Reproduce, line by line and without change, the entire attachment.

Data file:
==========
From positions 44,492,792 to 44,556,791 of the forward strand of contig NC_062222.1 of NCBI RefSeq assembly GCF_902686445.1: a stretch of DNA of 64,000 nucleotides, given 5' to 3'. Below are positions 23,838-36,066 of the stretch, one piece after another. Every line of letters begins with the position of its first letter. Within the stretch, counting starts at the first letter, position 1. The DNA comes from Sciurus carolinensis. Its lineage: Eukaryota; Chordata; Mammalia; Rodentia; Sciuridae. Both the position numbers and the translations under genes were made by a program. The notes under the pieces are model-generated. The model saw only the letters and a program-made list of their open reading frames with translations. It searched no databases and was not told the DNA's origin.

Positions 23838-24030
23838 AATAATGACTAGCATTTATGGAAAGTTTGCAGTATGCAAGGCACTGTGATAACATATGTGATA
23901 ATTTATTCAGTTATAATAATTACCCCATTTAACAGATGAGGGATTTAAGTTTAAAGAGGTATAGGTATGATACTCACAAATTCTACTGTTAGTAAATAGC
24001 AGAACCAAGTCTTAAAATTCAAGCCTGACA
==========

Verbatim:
From positions 44,492,792 to 44,556,791 of the forward strand of contig NC_062222.1 of NCBI RefSeq assembly GCF_902686445.1: a stretch of DNA of 64,000 nucleotides, given 5' to 3'. Below are positions 23,838-36,066 of the stretch, one piece after another. Every line of letters begins with the position of its first letter. Within the stretch, counting starts at the first letter, position 1. The DNA comes from Sciurus carolinensis. Its lineage: Eukaryota; Chordata; Mammalia; Rodentia; Sciuridae. Both the position numbers and the translations under genes were made by a program. The notes under the pieces are model-generated. The model saw only the letters and a program-made list of their open reading frames with translations. It searched no databases and was not told the DNA's origin.

Positions 23838-24030
23838 AATAATGACTAGCATTTATGGAAAGTTTGCAGTATGCAAGGCACTGTGATAACATATGTGATA
23901 ATTTATTCAGTTATAATAATTACCCCATTTAACAGATGAGGGATTTAAGTTTAAAGAGGTATAGGTATGATACTCACAAATTCTACTGTTAGTAAATAGC
24001 AGAACCAAGTCTTAAAATTCAAGCCTGACA